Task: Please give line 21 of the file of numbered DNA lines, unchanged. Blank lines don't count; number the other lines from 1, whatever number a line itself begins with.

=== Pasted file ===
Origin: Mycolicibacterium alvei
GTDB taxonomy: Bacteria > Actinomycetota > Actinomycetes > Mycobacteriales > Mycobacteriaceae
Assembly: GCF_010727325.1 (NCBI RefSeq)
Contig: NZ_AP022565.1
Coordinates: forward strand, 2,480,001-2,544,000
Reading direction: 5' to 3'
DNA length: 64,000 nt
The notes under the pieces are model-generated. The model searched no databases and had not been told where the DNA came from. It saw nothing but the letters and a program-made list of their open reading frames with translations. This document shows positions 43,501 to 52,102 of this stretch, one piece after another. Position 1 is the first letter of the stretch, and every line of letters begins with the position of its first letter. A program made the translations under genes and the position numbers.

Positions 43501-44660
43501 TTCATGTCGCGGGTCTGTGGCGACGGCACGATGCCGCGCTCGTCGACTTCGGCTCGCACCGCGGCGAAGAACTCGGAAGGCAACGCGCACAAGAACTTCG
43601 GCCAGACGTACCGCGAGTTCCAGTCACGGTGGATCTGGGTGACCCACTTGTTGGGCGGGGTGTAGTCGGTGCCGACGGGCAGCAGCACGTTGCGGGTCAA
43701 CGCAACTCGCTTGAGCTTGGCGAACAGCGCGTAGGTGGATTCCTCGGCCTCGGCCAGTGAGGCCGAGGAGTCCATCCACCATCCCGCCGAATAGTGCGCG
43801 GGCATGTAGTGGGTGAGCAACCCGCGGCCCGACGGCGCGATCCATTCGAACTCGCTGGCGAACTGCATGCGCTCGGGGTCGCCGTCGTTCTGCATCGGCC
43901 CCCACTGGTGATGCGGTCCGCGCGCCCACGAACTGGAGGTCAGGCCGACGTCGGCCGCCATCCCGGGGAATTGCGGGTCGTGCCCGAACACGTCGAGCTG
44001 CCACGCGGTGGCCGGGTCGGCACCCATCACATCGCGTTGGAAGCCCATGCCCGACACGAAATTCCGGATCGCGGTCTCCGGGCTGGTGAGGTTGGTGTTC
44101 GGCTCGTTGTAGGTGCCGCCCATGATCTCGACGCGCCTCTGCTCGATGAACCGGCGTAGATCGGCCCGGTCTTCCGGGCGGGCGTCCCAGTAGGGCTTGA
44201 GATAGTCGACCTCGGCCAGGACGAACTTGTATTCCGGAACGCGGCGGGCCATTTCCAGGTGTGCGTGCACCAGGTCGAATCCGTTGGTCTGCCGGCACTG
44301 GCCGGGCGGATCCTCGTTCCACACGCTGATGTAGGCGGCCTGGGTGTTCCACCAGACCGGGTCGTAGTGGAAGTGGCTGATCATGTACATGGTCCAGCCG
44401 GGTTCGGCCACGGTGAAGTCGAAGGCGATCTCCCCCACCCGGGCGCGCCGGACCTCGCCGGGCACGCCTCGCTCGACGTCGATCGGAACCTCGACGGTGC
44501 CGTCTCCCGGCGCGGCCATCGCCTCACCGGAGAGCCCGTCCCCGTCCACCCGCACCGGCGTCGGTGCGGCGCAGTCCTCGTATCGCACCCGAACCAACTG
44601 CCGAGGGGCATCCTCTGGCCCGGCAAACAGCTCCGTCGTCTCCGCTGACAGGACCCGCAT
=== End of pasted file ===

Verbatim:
44601 CCGAGGGGCATCCTCTGGCCCGGCAAACAGCTCCGTCGTCTCCGCTGACAGGACCCGCAT